Central to the success of any film is the chemistry between its leading actors and here the Byrne / Klocek pairing shine in their opposing roles, even if Byrne is somewhat reduced to a supporting role, given here Klocek displays the very tears of a man who knows he cannot change the fact that the two will soon be going their separate ways and yet deeply wishing it not to be so, emotions that on face value appear to be the polar opposite of his partner, who is seemingly all but indifferent to the fact.

The result is a work in which the interplay between the boys has a lush natural feel to it, as the two young men navigate not only through the picture postcard landscape of their journey, but of their own feelings for each other. Yet it's a tale that finds Croker surprisingly up the gay to the core stakes of his story, by way of a close-of-play that has both men display their heartfelt love for each other in a bar in small town Australia; an act of outright pride that can only make you question in what direction the narrative is heading? And here, I'm not saying; other than to add that the whole production is beautifully performed.

Gay Visibility - overt | Nudity - from the waist up | Overall - file under ... 3+ stars

›› The Dam ‹‹

a short film by Brendon McDonall.

2016 | 16 mins | Australia.

the endearing story of love, regret and missed opportunities.

Dave says:

Is the gay world ageist? Now there's a loaded question, if ever there was one. Certainly in terms of gay cinema, the fact is that sadly all too few films showcase stories about elderly gay men. All of which makes this compelling short film from writer and director Brendon McDonall a highly refreshingly change in narrative direction.

It begins with Jack (Chris Haywood) turning up after a ten year gap on the doorstep of his on / off partner John (Martin Vaughan), having flown all the way from Cape Town to see him, when word reached him of John's failing health. Almost giving the love of his life a heart attack by doing so, the two however are soon to reminisce about times past, eventually venturing out to the nearby monolithic dam that was once home to their forbidden love, only for unspoken truths to rise to the surface over a life that could have been so much more rewarding for both of them.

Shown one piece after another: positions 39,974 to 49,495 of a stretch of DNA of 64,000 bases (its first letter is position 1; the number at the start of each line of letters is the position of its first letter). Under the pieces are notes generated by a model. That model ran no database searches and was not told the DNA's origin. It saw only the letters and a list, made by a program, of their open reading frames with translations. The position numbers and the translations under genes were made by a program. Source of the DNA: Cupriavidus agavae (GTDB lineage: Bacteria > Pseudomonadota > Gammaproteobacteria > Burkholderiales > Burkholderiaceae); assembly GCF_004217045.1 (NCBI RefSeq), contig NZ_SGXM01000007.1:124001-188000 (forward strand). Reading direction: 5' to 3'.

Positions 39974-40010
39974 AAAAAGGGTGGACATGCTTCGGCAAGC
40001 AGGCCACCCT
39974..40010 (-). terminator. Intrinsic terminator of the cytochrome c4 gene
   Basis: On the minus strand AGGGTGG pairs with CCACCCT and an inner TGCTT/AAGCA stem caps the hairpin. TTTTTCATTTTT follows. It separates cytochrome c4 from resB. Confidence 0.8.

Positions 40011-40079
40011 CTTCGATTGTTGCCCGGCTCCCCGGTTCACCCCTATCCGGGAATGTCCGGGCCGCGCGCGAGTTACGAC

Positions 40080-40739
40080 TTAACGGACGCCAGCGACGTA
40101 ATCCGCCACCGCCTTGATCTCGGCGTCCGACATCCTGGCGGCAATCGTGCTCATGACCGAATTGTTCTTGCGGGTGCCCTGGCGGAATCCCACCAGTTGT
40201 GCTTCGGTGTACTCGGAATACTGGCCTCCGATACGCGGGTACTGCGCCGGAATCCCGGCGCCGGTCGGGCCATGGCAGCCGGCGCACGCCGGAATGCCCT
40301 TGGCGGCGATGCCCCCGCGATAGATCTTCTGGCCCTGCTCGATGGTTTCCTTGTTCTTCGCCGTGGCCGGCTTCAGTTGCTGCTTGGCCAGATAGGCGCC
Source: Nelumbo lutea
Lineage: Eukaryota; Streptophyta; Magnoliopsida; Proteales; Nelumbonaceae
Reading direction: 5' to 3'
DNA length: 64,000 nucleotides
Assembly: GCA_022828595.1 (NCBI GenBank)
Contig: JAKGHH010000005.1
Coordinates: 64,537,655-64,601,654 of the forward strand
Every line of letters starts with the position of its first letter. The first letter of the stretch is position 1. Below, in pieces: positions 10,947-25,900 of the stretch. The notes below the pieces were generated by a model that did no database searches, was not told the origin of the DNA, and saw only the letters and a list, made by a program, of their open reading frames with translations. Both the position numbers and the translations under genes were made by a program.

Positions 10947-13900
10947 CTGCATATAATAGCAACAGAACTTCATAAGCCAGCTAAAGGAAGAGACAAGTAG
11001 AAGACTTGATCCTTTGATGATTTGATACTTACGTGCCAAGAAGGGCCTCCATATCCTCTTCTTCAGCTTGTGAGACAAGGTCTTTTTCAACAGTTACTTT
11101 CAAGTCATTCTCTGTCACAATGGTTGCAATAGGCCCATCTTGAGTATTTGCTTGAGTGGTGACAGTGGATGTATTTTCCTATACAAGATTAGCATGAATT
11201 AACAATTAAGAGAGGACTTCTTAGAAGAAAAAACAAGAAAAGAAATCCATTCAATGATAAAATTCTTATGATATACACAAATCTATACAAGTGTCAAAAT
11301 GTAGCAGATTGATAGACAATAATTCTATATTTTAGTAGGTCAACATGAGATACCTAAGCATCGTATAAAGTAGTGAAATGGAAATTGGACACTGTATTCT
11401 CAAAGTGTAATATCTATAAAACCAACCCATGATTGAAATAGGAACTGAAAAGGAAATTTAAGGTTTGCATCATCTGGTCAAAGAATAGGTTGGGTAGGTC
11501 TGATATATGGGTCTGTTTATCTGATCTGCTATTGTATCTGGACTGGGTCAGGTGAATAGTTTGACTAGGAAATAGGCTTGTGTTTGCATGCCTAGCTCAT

In short, this is the endearing story of love, regret and missed opportunities, given it's all but apparent that the two men hold deep feelings for each other, only for Jack to be ill-at-ease with expressing them, drifting in and out of John's life more often as a close friend, than as a lover. It's a tale that's intercut with brief flashbacks of the two men as their younger selves; aka Felix Haywood as young Jack and Blake Bowden as young John, here seen swimming in the reservoir together, enjoying rare moments of sexual freedom in a telling work that all too poignantly reflects the legal and indeed social attitudes of years not that long ago, when those of gay inclination lived in a world of shame, fear and denial.

Frankly, this is another of those short films that I would have liked to have seen more of and in particular of the underdeveloped early years of the two lovers, given the backstory is somewhat of a wordless void. What we do see however is beautifully played, even if it cannot help but make you question just how many lives were ruined by the sexual prejudice of yesteryear and moreover are still being emotionally scarred in countries were being gay to this day - is strictly taboo. And yes, the answer to that is alarmingly all too many.

Gay Visibility - overt | Nudity - from the waist up | Overall - file under ... 3+ stars